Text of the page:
Had a bite to eat, squeezed the water from my gloves and fired Cubbie up again. I have to say, it was running exceedingly well. Chugging along, pop pop bang bang and all that, nipped past a bin lorry, tooted the horn to thank the driver for waving me on, arrived at the next junction, slowed to a halt and the engine died. Clicked it into neutral, and kicked. Bother. Check horn, only a slight squeak. Lights? A mere glimmer. Kicked again, nothing. Obviously, this was the busiest section of road I had encountered all day, well, since leaving the big city. Then the bin lorry pulled up behind me so I thought it best to wheel Cubbie out of the way, in case they mistook it know....rubbish.... I thought if I left it a while, enough life might seep back into the battery to get it started. But on the other hand, I wondered how and why in the space of about 10 minutes, the battery could have gone that flat. Gave the horn a peep after a while but there wasn't even a squeak. Oh dear. Oh well, at least I had completed all the counties I had planned, so if the worst came to the worst, I could call the breakdown service. But I didn't want to do that! Oh no! Not really knowing what my options were I had a peek in the battery box, checked the fuse, which was fine, but after popping it back into the holder, tried the horn and lights and BINGO! We have power. Wrapped it up with a bit of sticky tape, supplied by a most generous supporter of Cubbies Counties.

Gloves and helmet on, rucksack on and attempt to fire it up.

Life burst forth, echoing from the mud stained silencer, rumbling like a beauty, vroom vroooooom pop, isn't that just the best sound there can be, when you're sitting in a puddle by the roadside, mentally rummaging through your pockets to find the number of the recovery company. Anyway, enough poetic nonsense, we were off once again, heading for Melrose, then Galashiels. Didn't want to go right into Galashiels though so did a quick U turn when I found myself pointing in the direction of the town centre, and followed a fire engine down a narrow, twisty side road, which took me back on to the road out of Selkirk. Feeling pretty peckish, I rolled up at a big garden centre just outside Dalserf, hoping to grab a hot meal before continuing on to Uddingston (destination : Tunnocks). Garden centre shut though. Switched my phone on and got a couple of texts from Norm who had nipped over to Dalserf on his way home from work. Scarily, he had found where my van was parked, and was waiting with supplies of chocolate. To be honest, after 5 hours in the saddle in the rain and with not much food, a short break off the bike and some sugar was just what I needed. Kindly, he programmed the location of Tunnocks into his GPS gadgety thingy and set off with me following closely behind. Up the M74. Yikes. That's a motorway. Horrible nasty place for a Cubbie to be. Cars whizzing by at slightly more than the 70mph limit, and me in the left hand lane chugging along at 49.7mph. Well I saw no reason to push Cubbie just to keep up with the rush hour. Off at junction 5, I think, quick bit of lane swapping, ended up in Uddingston. Sat at lights for hours, engine died...wouldn't start, then it did, phew.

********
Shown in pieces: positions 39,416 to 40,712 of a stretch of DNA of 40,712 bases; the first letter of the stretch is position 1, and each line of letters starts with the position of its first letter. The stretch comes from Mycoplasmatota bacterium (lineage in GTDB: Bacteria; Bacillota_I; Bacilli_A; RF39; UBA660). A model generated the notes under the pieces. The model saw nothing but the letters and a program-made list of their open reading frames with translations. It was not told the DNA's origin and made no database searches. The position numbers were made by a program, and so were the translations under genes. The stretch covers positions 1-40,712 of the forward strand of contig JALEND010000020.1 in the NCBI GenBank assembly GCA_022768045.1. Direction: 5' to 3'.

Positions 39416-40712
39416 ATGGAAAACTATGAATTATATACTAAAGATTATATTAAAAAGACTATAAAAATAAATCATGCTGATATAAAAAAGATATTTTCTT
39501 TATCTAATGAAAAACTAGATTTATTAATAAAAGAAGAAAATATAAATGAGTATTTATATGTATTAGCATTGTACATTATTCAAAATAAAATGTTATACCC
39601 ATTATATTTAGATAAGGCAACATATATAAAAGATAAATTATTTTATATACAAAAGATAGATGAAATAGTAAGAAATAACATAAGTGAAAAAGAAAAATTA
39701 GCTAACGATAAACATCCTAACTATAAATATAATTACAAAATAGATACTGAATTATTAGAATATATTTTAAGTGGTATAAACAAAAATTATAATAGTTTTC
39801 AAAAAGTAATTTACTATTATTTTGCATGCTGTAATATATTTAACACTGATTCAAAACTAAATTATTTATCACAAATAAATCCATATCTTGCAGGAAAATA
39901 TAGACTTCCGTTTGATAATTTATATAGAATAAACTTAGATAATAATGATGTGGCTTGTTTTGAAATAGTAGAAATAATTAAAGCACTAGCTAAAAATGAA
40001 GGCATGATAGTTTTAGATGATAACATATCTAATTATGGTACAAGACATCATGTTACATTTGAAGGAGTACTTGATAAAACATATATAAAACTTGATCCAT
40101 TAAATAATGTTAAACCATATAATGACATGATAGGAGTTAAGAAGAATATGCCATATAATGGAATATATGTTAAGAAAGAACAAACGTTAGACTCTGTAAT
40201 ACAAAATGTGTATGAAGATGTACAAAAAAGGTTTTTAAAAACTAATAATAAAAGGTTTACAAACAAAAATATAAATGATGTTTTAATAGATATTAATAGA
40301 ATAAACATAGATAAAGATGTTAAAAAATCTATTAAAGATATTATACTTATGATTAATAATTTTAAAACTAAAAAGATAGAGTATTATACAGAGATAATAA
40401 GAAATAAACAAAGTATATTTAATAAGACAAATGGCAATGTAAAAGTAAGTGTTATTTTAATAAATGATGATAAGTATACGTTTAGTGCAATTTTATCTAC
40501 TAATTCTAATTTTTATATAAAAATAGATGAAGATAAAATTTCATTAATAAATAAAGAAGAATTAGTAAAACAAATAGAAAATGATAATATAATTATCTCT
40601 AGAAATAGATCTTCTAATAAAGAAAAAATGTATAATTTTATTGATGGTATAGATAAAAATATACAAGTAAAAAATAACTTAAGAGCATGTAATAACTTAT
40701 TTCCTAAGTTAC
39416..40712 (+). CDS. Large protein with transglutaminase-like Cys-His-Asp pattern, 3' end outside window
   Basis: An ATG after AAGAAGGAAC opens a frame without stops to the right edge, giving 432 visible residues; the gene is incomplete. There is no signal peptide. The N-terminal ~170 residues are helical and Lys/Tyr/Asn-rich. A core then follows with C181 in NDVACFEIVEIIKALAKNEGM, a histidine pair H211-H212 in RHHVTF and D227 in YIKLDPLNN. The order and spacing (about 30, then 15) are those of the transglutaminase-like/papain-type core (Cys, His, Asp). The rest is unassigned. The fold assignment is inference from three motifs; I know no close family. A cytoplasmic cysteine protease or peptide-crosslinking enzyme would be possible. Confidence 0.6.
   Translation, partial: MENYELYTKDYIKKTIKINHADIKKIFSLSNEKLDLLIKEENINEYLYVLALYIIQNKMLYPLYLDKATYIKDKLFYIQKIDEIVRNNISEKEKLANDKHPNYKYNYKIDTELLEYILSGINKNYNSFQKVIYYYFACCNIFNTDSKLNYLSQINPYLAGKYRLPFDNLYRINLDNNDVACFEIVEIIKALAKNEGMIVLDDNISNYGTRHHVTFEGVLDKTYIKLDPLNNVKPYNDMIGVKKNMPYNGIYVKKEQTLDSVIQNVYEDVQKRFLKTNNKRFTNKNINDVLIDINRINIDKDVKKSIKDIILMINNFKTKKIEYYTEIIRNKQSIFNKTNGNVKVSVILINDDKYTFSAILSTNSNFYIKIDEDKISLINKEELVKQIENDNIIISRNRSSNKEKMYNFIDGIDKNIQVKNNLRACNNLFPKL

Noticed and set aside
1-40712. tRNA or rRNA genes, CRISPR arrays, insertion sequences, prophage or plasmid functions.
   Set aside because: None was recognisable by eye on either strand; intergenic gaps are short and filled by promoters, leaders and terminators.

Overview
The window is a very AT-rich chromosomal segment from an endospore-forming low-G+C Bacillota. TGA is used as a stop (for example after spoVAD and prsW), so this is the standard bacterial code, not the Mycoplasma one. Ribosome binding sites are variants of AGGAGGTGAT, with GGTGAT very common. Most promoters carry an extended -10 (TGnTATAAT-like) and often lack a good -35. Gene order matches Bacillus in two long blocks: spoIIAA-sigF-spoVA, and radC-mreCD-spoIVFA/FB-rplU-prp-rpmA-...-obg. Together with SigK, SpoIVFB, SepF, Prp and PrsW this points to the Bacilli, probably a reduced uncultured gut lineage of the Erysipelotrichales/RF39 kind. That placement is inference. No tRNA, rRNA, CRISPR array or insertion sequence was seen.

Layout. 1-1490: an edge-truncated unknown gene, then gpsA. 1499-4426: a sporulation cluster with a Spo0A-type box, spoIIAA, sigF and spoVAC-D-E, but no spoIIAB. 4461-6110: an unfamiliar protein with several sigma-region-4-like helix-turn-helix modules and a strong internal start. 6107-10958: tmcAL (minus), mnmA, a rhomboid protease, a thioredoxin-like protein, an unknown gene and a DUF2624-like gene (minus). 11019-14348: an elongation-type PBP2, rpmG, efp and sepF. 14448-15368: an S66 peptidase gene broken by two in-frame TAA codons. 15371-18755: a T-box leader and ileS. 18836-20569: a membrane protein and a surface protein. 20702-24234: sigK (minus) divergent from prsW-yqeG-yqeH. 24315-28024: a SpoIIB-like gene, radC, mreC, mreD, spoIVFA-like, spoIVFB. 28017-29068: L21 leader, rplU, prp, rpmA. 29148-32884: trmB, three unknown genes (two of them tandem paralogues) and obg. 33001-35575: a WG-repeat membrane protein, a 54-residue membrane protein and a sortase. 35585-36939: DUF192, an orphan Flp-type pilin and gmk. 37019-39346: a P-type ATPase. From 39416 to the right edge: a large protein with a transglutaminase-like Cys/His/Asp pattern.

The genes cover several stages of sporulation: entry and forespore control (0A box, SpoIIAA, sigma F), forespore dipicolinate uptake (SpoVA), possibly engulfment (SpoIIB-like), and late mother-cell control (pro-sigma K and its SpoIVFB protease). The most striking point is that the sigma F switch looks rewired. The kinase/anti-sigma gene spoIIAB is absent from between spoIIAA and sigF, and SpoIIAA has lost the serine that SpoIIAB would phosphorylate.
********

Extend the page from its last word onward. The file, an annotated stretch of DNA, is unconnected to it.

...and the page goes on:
Now then, Tunnocks, for those of you who don't know, make the finest tea cakes and caramel wafers in the WORLD. The family owned (and run) business was started in 1890 by Thomas Tunnock, and the guy in charge currently is his grandson. My tour guide...Janet...Jean...Jane?? Drat I was sure I would remember! Sorry! Anyway, she was most helpful in pointing out all the details we needed to know, as well as telling me when and where I could and couldn't take photos. We got kitted up in overalls and hair nets and set off to the Snowball production line, followed by visits to where the wafers and caramel and gooey creamy stuff that goes in the tea cakes are made, packing areas, bakery and mixing bits. I'll have to check my notes tomorrow, but I'm positive Jean (Janet? Jane?) said that they can produce 4 million wafers a week and 3 million tea cakes. That's a lotta choccy. I was incredibly lucky to get a last minute place on the tour - everyone else had pre-booked 6 months ago! I can tell you, its well worth going to, even if its just for the free goodies and a cuppa tea at the end of it!